Honestly, do I look so small and helpless that I cannot hold that big door open on my own?! Not to mention, the door actually stays open on it's own, I just stand there and LOOK like I'm holding it. Really, I can do it.
I also don't like the people who come in and say "You have the easiest job ever. This is all you do all day, and you get paid for it" and then walk out. Yeah, I get paid for it. But I also get paid to go and clean up that huge mess you just left for me at your table. Honestly, did you really have to spill the Equal all over the place?!
I'm done ranting, but let me close with this. We don't work at a restaurant because we just love having kids throw french fries at our faces, and we don't do it because we honestly enjoy crawling under tables to get the napkins dropped down there. We do it because it is a job, and it pays. Jobs that pay aren't exactly easy to come by these days. So please, be respectful, at least, of the fact that we are working, and not sitting at home complaining about the economy. Don't make our job harder on us, or make dumb remarks. Just come in, enjoy your food, and for goodness sake, just thank your server!

My letter to the editor

Wednesday, January 28, 2009, saw the letter “Insourcing Solutions for the Economy” published in the Bee. The first point I would like to make is this. According to the Merriam-Webster online dictionary, the word “insourcing” does not even exist. This is not the fault of the writer of the letter, but it is the fault of the editor of the paper.
My second point is this. The writer of the afore-mentioned letter believed that raising tariffs and stopping foreign trade would save our economy. Did this person ever read their history book? It just so happens that on the morning of the 28th, I was studying the Great Depression.
After the stock market crashed, tariffs were raised and foreign imports and exports became non-existent. The Fordney-McCumber Tariff, passed in 1922, established a wall preventing trade between Europe and the United States. This did not stimulate the economy, but rather crippled it. There was no place for American made goods to go, and the goods produced in America were to highly priced for those citizens who were out of work.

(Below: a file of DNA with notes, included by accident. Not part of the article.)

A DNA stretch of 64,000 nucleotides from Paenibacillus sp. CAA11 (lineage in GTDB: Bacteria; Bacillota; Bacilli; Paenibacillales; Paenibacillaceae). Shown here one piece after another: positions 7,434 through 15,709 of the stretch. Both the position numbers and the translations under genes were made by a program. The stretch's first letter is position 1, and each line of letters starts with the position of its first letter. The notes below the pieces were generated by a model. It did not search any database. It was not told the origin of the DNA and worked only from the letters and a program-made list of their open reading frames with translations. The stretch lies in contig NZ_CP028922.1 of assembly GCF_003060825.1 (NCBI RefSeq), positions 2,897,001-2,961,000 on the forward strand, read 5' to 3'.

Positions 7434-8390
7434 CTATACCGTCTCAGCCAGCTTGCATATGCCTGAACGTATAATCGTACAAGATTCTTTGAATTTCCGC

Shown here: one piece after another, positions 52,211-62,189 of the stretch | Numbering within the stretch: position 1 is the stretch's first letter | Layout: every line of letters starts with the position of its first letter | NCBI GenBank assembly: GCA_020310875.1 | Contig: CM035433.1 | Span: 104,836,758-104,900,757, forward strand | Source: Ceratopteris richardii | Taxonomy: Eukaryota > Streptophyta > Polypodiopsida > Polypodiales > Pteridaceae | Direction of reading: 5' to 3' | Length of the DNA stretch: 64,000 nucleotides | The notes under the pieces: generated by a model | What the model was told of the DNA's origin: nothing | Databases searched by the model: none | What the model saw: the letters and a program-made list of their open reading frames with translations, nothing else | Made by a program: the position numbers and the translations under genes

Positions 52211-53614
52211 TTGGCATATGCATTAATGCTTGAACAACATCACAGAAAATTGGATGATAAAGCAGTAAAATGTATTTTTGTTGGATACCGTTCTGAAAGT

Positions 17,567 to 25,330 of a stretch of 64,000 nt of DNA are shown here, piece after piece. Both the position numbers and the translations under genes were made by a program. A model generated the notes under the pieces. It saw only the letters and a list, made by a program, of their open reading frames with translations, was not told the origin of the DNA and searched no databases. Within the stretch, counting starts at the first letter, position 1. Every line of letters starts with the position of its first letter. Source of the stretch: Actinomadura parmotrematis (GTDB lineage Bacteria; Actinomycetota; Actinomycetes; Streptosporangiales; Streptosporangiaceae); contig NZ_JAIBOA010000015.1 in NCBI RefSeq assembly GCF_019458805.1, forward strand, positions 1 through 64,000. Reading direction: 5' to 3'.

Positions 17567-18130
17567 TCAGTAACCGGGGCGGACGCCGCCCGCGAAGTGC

This may seem insignificant to most, but to me it points out a truth that should be glaringly obvious. Americans today are too wrapped up in their own world to take the time to review history. The saying goes, “history repeats itself”; and it does. How can we ever better our circumstances if we do not learn from the mistakes made by those who came before us?

Sunday, January 25, 2009

Ramblings in an airport

Have you ever seen the move, The Terminal? If not, go watch it. Right now. Stop reading this blog, get the movie, put it in and watch it. Then come back.

Ok, now that you've watched the movie...I'm sitting in the airport staring at people. People in airports are really very interesting. It's like they turn into different creatures when they travel. People who are probably, in every day life, very nice people, are suddenly not nice at all. They push, shove, yell, curse, and are generally cruel to those around them. It's almost as if they believe that their fellow travelers are the direct cause of their discomfort!

I promise you, I have brought no discomfort to anyone intentionally today. I really just want to get home, just like the rest of you.

Back to my original intent, The Terminal. That poor man is stuck living in an airport. I'm starting to wonder if I'll ever get out. Perhaps, this is an elaborate scheme to trap me here, and I will never get home! Perhaps they are all out to get me! Somebody save me!

Ok, melt down is officially over. I think.

So, this airport is filled with hundreds of people. Where are they all going? Is that woman examining the books headed to an authors convention? What about that man sitting next to me, eating sushi? Where is he going? Maybe, he's a spy for Italy; or Germany. He's scouting out our airports, looking at our transportation. Or maybe he's just a weary traveler, looking for some food, quiet, and rest.

Maybe, just maybe, I'm too tired to be thinking such large thoughts. Maybe I should keep my thoughts small, for the time being. Small thoughts, such as where the nearest trash can is. Or where I can plug my computer in. At least until I get some sleep. Small thoughts. That's it. Hey! That man looks like Tom Hanks!